If you love exploring new parts of the world, or just appreciate high-quality examples of the new world of publishing, TRVL is well worth downloading.

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A new report from research firm Strategy Analytics indicates that from over 15 million tablet shipments in the second quarter of 2011, Apple still dominates the market with a 61% share but has seen Android tablets eat into its market share over the past year.

According to Strategy Analytics’ latest figures, Apple’s market share slipped from 94% a year previous, with Android tablets now accounting for 30.1% of tablet shipments in the second quarter. Products from Motorola, Samsung and Asus – running Google’s Android Honeycomb operating system – contributed to a total of 4.6 million Android tablet shipments between April and June.

Apple sold a record 9.3 million iPads as the company reported staggering revenues of $ 28.57 billion in its third quarter.

Neil Mawston, Director at Strategy Analytics, added:

“Android captured 30 percent share of global tablet shipments in Q2 2011. Multiple Android models distributed across multiple countries by multiple brands such as Samsung, Acer, Asus, Motorola and others are driving volumes. However, no Android vendor yet offers a blockbuster model to rival the iPad, and demand for many Android vendors’ products remains patchy. If Amazon decides to enter the Android tablet category later this year, that will bring fresh excitement and buzz to the Android community, but Amazon will need to deliver a truly standout offering if it really wants to make headway against the popular iPad.”

The report also provided an insight into RIM’s BlackBerry PlayBook shipments, which came in lower than tablets powered by Microsoft’s Windows 7 operating system. Despite the fact Microsoft still doesn’t have a tablet-specific OS for tablets, the platform still accounted for 4.6% of the market in the second quarter, topping the PlayBook’s 3.3% share.

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Why an Amazon tablet can rival the iPad

Without so much as a whisper from the retailer itself, Amazon’s Android tablet is heading our way. Rumoured to launch at the end of the third quarter in time for the holiday season, Amazon is hoping it can steal a little of Apple’s thunder and steal a little of its market share.

Apple’s rivals have tried to match the aesthetics and the simplicity of the iPad and mostly all of them have failed; Motorola rushed its XOOM to market to become the first vendor to launch an Android Honeycomb tablet, Samsung has had limited success with its 7-inch Galaxy Tab but has struggled in its attempts to bring a 10-inch model to market.

RIM launched its PlayBook without core features and the HP TouchPad did everything it could to tempt consumers with its WebOS platform but couldn’t match the the look and feel that Apple has delivered with the iPad.

Apple’s closest competitor in the mobile industry is Google, a company that develops and maintains the fastest growing mobile operating system on the planet. But even Google was forced to admit that its Honeycomb operating system was not up to standard, having previously condemned vendors for creating tablet devices that ran Android builds that were specifically tailored for smartphones.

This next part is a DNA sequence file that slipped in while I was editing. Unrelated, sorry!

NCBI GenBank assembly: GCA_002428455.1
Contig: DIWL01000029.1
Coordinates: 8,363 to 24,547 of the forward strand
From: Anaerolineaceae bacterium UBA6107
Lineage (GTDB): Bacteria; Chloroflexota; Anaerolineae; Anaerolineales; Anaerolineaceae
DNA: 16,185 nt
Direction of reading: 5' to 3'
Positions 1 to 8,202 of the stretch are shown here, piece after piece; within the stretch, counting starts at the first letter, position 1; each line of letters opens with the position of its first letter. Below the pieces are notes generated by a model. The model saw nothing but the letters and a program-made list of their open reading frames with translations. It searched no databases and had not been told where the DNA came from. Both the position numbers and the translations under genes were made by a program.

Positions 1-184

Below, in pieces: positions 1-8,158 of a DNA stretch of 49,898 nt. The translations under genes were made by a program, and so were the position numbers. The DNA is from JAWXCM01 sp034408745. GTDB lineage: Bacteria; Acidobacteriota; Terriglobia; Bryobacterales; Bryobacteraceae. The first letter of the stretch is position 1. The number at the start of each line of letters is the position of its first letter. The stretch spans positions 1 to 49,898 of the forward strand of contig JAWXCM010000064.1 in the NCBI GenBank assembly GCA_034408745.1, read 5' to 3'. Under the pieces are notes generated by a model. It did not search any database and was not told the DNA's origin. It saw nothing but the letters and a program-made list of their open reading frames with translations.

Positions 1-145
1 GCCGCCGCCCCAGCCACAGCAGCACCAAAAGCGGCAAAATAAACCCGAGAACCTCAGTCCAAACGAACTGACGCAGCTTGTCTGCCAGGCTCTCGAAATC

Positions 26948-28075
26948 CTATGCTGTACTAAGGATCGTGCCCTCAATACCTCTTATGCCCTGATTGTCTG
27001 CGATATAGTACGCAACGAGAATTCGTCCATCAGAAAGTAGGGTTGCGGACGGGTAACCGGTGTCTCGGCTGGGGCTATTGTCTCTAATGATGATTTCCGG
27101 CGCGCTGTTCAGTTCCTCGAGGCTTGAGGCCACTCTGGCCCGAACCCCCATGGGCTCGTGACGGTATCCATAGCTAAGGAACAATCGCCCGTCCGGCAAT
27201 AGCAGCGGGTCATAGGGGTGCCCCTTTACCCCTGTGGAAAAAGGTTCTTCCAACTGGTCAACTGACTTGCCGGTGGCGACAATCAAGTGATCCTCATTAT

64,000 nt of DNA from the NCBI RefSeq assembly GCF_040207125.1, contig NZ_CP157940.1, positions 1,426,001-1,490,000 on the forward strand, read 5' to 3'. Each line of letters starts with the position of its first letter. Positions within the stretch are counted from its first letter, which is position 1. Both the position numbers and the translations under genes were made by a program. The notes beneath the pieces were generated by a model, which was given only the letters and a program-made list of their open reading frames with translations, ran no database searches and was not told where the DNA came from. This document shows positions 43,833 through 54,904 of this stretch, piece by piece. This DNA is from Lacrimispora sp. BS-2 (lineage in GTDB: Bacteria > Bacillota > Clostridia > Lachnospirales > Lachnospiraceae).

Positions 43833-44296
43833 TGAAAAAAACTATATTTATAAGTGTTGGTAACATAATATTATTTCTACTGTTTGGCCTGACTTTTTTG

Suddenly Amazon enters the frame.

The retail giant has waited it out, silently analysing the market to launch services that can be utilised on the desktop, a smartphone, a tablet or in the Cloud. It watched as companies with years of experience in mobile design tried to fight Apple at its own game and launch with less than expected launch day sales.

Granted, Amazon hasn’t even announced its tablet device, let alone tell us its feature-set but suppliers have already begun manufacturing what what will be Amazon’s first venture into the mobile space. The company has long supported its users with the creation of software for mobile devices, also launching the massively popular Kindle e-reader, but the time has come for Amazon to almagamate all of its properties and prepare for an all-out assault against Apple.

Music and Cloud Player

To become the world’s biggest online retailer, Amazon has had to scale. The company is rapidly buying warehouses to ensure it can house the millions of products it sells to enable fast delivery times – the same goes for its online presence.

Amazon is one of, if not the world’s number one Cloud storage and service provider and is seen by many to have led the march towards the Cloud, with affordable and reliable online services that even the most bootstrapped startups could afford. Asserting itself in the hosting market has helped the company make the best of its other web-based services, namely online music downloads and its new Android Appstore.

Amazon launched its MP3 download service in September 2007 to compete with a more established service by the name of iTunes. The service launched completely free of DRM, allowing customers to enjoy their music on any device, for prices that undercut its rival. At the time, 2 million tracks were available to download, today its catalog stands at nearly 15 million.